While I am visiting Ed at the nursing home, Dr. Scott drops by to see how his patient is doing. He thinks the incision looks great and approves of the way Ed can lift his leg and bend it at the knee with no pain. After Dr. Scott leaves, Ed comments on how good it was of him to drive the four or five hours from New York. “Edward, he lives in Dedham,” says Aliceann. “Oh,” says Ed,” I was thinking of the hospital in New York where he operated on me.” Both wives inform him simultaneously that the hospital is in Boston. “Oh yes, that’s right,” says Ed. His confusion is becoming more and more pronounced.
Mark, the physical therapist, spends half an hour coaching Ed in various exercises that will stretch his muscles if he practices them regularly. Then comes the walk down the hall. Ed thrusts his head forward and scurries along on his toes, pushing the walker as fast as he can. I watch him, perplexed and pitying. He never in his life walked in such a strange way. Why is he doing this now?
Proud of his speed and agility, Ed moves the walker next to his wheelchair and cautiously inches his way into the seat. Mark tells him that next time he should take slow wide-spaced steps instead of quick short steps. Dr. Scott had said, “We’re going to have to equip you with a governor, Mr. Malley. We have to slow you down from a hundred miles an hour to about twenty.”
Mark observes that the quick steps are typical of Parkinson’s patients, and Ed should try to overcome this tendency. “Should we try once again?”
Ed grasps the idea very well when Mark helps him from the wheelchair and lines him up with the walker. He pushes it along with a more normal-looking stride. I am relieved.
After his workout, Ed asks from his reclining position in his hospital bed if I have some more stories to read to him. I have started bringing collections of anecdotes about our pets, and I don’t know which of us enjoys them more. I guess I do because I don’t keep falling asleep in the middle of a captivating description of Moppet. When Ed dozes off, Aliceann tells me not to stop reading, she wants to hear what happens next.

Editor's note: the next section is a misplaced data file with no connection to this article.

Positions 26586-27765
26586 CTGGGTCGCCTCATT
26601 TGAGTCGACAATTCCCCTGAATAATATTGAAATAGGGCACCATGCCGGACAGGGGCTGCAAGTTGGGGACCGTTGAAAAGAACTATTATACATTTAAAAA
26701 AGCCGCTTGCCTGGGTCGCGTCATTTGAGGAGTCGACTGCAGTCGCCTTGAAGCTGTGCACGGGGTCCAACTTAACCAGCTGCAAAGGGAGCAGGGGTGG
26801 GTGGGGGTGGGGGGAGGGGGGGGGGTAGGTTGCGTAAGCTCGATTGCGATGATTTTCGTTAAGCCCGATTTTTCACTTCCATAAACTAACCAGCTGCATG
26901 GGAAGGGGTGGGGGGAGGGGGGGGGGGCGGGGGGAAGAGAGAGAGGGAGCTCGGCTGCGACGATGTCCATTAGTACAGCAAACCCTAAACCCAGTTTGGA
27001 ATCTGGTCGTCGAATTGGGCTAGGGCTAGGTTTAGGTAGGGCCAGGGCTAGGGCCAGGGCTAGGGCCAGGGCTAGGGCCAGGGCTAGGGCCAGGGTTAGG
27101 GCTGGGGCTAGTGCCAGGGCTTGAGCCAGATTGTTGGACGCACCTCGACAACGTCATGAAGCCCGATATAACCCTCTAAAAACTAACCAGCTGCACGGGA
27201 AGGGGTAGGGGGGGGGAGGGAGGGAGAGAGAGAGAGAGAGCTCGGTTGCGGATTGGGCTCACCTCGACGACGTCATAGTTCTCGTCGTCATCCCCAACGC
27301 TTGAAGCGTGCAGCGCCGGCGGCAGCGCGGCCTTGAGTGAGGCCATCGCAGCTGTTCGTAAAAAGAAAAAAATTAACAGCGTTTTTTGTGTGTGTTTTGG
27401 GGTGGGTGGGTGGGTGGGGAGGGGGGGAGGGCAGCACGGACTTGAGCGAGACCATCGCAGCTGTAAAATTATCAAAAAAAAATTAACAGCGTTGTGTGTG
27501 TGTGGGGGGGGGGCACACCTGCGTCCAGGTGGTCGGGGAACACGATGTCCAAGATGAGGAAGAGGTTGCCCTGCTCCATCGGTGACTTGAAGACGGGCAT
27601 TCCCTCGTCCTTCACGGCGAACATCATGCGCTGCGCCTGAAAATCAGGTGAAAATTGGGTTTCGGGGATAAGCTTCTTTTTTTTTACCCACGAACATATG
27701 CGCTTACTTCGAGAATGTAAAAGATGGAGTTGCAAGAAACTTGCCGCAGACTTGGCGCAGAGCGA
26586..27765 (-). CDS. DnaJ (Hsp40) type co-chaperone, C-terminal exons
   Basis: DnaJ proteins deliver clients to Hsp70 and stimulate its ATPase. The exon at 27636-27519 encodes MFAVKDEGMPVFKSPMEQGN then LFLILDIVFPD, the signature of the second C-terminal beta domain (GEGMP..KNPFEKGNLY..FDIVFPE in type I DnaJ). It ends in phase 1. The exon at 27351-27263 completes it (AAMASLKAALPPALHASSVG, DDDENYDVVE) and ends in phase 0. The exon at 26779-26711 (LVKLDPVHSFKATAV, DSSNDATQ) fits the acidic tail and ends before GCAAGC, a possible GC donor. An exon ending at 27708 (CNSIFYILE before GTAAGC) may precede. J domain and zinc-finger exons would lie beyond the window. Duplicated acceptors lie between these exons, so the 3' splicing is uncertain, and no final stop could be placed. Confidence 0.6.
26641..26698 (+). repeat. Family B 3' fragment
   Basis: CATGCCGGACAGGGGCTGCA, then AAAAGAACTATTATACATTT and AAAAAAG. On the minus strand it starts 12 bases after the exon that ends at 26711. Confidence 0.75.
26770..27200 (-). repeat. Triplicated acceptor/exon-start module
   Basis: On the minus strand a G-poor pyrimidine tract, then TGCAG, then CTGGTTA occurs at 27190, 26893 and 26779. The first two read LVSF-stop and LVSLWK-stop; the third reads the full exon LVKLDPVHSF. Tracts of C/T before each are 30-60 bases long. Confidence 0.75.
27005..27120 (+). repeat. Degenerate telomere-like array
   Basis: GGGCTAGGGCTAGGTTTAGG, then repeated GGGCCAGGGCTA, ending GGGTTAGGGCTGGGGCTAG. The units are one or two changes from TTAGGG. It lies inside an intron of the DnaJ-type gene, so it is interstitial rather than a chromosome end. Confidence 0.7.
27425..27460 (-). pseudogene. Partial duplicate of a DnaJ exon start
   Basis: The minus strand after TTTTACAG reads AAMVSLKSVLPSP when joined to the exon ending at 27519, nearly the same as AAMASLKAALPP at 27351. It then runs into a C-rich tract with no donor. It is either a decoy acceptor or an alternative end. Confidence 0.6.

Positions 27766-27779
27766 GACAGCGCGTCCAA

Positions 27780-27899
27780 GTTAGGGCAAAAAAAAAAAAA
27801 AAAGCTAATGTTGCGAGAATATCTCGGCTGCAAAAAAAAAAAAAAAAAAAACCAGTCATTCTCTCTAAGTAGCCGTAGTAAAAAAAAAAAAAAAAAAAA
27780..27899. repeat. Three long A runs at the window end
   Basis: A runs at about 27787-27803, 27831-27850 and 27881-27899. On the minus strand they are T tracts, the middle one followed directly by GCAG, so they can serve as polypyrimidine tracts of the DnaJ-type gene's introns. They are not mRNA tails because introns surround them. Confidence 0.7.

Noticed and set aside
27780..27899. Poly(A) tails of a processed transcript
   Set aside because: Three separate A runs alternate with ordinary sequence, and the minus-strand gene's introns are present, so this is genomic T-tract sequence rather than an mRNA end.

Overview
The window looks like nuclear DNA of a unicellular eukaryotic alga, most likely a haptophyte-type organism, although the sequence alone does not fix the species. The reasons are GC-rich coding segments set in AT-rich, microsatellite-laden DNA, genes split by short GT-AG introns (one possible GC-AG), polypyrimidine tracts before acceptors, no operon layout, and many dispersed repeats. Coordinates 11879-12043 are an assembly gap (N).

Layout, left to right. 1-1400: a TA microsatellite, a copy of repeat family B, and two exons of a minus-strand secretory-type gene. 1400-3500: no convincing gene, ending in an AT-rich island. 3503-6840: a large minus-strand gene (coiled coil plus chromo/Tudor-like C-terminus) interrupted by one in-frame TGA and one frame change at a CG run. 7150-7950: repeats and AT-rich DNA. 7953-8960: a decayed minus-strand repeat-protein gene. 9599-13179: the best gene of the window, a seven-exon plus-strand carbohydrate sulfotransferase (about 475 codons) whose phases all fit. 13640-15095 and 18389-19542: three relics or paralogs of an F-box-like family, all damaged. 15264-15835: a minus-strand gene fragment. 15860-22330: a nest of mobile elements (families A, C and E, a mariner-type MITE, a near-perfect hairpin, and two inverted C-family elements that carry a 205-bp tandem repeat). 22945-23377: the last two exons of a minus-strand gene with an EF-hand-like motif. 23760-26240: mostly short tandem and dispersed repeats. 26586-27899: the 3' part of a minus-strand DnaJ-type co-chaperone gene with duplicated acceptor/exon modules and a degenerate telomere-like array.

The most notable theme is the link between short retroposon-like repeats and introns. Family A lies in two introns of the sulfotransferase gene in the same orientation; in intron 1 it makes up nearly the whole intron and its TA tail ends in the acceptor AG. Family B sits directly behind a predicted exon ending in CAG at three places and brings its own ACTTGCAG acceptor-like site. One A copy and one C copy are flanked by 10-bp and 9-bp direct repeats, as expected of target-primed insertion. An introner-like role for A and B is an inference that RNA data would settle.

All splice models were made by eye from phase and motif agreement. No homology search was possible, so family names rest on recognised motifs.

December 14, 1963
Moppet had her first taste of freezing weather and doesn't like it any better than the rest of us. Yesterday morning Ed went out to turn on the heater in his car, stopping on the way to put the pup out. I heard him chuckling as he came upstairs and asked, "What's the joke?"
Moppet had started out the door briskly enough, Ed said, but when her front paws hit the icy top step, her ears flew out at a horrified angle and she tried to retreat. Thwarted by the momentum that was propelling her downward willy‑nilly, she descended the stairs on her two front legs, her hind‑quarters distastefully elevated.
"And they say we poodles are pampered," Ed heard her muttering to herself.
Moppet has finally learned how to beg. Instead of falling over backwards, sideways, or on her face as she did at first, she has overcome gravity and is able to balance beautifully on her haunches, curling her front paws appealingly against her chest.
Lately she has developed an aversion to the command "down." She'll flop down any old time when she feels like it, including times when I'd rather she didn't‑‑in my lap, for instance, when I'm trying to drive the car or fly the airplane‑‑but if anyone says, "Down, Moppet," what happens? Nothing, that's what. She knows what she's expected to do, but she's consarned if she'll do it.
I'm stubborn, too. Yesterday I decided this mutiny had gone far enough. I was going to teach this new dog her old trick, even if I never made the hairdresser's, my lesson at Norwood Airport, or Ed's dinner.
Moppet sat and looked at me vaguely as if she hadn't quite caught what I said.